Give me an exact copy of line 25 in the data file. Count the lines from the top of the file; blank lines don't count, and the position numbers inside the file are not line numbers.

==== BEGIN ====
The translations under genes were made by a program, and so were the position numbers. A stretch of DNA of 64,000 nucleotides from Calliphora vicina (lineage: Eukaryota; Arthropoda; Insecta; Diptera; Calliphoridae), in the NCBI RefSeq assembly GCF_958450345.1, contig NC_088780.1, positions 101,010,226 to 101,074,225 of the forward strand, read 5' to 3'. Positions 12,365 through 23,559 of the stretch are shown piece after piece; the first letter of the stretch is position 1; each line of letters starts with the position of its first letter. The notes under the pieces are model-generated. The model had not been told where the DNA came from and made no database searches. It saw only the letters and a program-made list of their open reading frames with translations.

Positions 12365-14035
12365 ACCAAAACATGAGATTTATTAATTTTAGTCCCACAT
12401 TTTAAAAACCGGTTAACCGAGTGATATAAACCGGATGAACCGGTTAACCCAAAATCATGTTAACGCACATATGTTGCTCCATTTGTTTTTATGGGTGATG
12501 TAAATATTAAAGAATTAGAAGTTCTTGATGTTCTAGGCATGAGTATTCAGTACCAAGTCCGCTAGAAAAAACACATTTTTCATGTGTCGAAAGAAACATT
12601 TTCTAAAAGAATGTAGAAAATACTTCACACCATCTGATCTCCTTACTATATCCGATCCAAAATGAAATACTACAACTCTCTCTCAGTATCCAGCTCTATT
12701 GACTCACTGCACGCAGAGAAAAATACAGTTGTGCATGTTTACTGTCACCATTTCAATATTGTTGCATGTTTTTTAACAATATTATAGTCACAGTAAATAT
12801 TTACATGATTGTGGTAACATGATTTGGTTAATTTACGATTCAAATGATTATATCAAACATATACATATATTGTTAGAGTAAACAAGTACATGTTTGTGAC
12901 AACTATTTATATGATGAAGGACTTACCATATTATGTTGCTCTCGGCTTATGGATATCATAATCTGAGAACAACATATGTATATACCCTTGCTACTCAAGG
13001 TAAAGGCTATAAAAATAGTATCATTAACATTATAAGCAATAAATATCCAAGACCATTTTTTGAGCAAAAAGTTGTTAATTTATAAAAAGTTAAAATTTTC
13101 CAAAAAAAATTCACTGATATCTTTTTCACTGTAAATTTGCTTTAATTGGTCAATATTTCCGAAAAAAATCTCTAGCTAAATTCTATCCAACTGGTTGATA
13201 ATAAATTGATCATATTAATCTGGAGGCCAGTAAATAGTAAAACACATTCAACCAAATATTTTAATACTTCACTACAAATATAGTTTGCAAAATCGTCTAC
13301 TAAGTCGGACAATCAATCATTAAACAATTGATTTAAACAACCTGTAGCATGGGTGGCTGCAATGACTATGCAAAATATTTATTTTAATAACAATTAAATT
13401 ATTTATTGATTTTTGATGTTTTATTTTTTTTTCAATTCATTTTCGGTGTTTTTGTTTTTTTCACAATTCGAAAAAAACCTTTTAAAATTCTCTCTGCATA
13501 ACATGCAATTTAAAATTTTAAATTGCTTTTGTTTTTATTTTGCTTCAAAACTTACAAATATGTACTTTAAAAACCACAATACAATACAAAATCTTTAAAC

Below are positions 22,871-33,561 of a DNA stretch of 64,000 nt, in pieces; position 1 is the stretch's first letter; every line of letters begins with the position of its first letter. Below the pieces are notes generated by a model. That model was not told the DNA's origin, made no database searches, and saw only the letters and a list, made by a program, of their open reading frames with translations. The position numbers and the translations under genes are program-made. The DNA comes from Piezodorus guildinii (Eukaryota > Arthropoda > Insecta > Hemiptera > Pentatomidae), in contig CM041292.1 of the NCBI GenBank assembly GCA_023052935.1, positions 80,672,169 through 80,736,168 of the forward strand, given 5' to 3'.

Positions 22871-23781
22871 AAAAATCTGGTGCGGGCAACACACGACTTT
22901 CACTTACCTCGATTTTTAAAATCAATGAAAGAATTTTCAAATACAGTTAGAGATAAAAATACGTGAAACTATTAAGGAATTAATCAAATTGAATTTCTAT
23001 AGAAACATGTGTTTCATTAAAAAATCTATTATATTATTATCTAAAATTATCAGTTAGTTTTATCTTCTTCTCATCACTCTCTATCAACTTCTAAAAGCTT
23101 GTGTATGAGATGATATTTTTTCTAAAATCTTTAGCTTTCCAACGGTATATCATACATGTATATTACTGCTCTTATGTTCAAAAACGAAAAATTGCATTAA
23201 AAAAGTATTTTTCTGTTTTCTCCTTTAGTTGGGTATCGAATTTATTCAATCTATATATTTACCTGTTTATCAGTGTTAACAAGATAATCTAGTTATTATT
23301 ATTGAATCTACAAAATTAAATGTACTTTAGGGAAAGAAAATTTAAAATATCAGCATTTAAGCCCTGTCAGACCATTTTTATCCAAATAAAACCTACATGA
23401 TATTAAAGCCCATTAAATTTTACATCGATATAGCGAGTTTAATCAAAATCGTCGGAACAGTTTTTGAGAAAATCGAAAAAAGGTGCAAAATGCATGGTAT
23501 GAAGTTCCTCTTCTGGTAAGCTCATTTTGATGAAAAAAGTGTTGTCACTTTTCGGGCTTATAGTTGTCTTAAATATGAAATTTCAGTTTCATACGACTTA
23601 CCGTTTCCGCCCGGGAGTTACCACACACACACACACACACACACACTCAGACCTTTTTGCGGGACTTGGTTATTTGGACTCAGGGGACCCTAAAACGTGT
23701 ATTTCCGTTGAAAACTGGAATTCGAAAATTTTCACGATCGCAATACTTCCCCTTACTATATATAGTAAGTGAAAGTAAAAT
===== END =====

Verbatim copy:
23501 GAAGTTCCTCTTCTGGTAAGCTCATTTTGATGAAAAAAGTGTTGTCACTTTTCGGGCTTATAGTTGTCTTAAATATGAAATTTCAGTTTCATACGACTTA